Switch in C

The control statement that allows us to make a decision from the number of choices is called a switch, or more correctly a switch-case-default, since these three keywords go together to make up the control statement. They most often appear as follows:

switch ( integer expression )
{
case constant 1 :
do this ;
case constant 2 :
do this ;
case constant 3 :
do this ;
default :
do this ;
}

 
The integer expression following the keyword switch is any C expression that will yield an integer value. It could be an integer constant like 1, 2 or 3, or an expression that evaluates to an integer. The keyword case is followed by an integer or a character constant. Each constant in each case must be different from all the others. The “do this” lines in the above form of switch represent any valid C statement.
 
What happens when we run a program containing a switch? First, the integer expression following the keyword switch is evaluated. The value it gives is then matched, one by one, against the constant values that follow the case statements. When a match is found, the program executes the statements following that case, and all subsequent case and default statements as well. If no match is found with any of the case statements, only the statements following the default are executed. Following examples will show how this control structure works.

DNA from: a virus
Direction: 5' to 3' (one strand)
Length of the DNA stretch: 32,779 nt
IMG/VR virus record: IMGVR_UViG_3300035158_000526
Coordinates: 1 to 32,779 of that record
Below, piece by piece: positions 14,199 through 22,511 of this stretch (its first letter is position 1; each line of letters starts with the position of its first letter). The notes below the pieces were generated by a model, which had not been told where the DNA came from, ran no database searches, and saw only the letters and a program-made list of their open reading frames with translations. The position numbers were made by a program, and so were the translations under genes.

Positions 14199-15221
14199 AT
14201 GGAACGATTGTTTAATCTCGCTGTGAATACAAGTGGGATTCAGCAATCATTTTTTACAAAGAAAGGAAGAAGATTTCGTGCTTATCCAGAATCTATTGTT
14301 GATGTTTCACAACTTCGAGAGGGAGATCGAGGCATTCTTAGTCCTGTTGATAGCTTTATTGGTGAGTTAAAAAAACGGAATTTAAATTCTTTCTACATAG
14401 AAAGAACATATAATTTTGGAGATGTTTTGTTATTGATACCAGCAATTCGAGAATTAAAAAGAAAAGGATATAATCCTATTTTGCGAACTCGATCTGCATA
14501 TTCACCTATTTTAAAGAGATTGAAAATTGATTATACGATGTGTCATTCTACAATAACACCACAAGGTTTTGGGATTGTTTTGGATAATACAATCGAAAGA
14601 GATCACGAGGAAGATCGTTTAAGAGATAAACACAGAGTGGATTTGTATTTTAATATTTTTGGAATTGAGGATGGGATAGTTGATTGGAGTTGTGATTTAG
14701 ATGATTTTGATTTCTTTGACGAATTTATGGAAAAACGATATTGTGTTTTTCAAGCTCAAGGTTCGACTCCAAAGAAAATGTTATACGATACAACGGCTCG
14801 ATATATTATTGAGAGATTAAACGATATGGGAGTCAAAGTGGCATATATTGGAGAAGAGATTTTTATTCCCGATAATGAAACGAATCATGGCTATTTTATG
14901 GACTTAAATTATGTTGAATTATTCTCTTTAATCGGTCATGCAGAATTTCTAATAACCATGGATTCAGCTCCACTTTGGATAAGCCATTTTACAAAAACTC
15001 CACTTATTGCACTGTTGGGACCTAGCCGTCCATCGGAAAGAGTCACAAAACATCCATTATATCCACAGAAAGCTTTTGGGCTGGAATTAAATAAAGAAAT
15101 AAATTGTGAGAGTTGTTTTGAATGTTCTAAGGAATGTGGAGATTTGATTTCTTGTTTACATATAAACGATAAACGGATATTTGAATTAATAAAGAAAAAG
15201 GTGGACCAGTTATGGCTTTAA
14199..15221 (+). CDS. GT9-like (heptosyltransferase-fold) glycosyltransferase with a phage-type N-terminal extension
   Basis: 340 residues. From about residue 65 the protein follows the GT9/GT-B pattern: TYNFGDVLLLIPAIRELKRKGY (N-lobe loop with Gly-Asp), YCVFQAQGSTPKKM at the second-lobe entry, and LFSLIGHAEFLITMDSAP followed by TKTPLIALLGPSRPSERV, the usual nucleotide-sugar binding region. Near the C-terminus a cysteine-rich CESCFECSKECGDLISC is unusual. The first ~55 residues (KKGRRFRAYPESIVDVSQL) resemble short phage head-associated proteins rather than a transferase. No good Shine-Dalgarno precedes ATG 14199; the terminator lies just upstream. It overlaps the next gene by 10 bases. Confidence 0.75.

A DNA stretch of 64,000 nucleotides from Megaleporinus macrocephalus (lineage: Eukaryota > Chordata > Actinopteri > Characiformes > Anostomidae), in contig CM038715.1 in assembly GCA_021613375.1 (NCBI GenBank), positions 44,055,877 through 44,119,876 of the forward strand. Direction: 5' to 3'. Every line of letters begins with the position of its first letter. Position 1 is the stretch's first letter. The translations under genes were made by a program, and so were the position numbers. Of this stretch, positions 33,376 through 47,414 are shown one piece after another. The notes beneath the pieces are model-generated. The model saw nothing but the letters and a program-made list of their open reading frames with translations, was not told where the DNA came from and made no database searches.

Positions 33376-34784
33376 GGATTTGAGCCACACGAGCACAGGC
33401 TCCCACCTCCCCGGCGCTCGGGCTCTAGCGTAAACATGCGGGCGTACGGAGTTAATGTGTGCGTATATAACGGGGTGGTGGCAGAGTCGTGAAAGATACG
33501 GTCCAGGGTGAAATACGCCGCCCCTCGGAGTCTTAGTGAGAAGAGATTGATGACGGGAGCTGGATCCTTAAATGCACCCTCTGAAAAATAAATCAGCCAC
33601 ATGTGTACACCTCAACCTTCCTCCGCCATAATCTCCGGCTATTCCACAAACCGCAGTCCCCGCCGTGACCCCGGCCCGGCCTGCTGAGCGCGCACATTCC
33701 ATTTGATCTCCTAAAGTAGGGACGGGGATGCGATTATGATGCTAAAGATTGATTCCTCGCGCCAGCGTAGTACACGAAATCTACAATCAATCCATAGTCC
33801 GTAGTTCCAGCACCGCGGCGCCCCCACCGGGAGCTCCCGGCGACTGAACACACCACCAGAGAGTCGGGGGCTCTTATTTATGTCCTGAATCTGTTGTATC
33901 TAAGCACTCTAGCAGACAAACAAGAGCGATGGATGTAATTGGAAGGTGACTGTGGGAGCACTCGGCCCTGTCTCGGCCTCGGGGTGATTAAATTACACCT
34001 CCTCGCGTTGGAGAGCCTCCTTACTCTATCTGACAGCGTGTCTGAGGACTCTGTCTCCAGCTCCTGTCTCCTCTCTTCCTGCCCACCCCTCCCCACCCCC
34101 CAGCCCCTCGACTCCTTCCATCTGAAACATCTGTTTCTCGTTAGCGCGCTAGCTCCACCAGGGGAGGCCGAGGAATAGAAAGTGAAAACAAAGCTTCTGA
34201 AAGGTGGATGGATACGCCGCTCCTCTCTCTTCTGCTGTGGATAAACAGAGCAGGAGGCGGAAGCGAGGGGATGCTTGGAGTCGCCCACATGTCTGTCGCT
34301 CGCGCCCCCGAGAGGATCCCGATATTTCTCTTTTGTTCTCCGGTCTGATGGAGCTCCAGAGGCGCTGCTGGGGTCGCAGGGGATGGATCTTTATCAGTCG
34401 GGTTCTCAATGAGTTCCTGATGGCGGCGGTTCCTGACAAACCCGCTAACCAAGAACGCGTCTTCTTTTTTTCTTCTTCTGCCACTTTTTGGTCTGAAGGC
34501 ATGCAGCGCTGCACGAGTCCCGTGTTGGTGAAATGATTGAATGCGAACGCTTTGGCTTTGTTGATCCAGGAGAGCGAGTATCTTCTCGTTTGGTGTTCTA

Example

#include<stdio.h>
int main( )
{
    int i = 2 ;
    switch ( i )
    {
           case 1 :
                printf ( "I am in case 1 \n" ) ;
           case 2 :
                printf ( "I am in case 2 \n" ) ;
           case 3 :
                printf ( "I am in case 3 \n" ) ;
           default :
                printf ( "I am in default \n" ) ;
    }
    getchar();
    return 0;
}

The output is definitely not what we expected! We didn’t expect the second and third line in the above output. The program prints case 2 and 3 and the default case. Well, yes. We said the switch executes the case where a match is found and all the subsequent cases and the default as well.
 
If you want that only case 2 should get executed, it is upto you to get out of the switch then and there by using a break statement. The following example shows how this is done. Note that there is no need for a break statement after the default, since the control comes out of the switch anyway.

Example

#include<stdio.h>
int main( )
{
    int i = 2 ;
    switch ( i )
    {
           case 1 :
                printf ( "I am in case 1 \n" ) ;
                break;
           case 2 :
                printf ( "I am in case 2 \n" ) ;
                break;                
           case 3 :
                printf ( "I am in case 3 \n" ) ;
                break;                
           default :
                printf ( "I am in default \n" ) ;
    }
    getchar();
    return 0;
}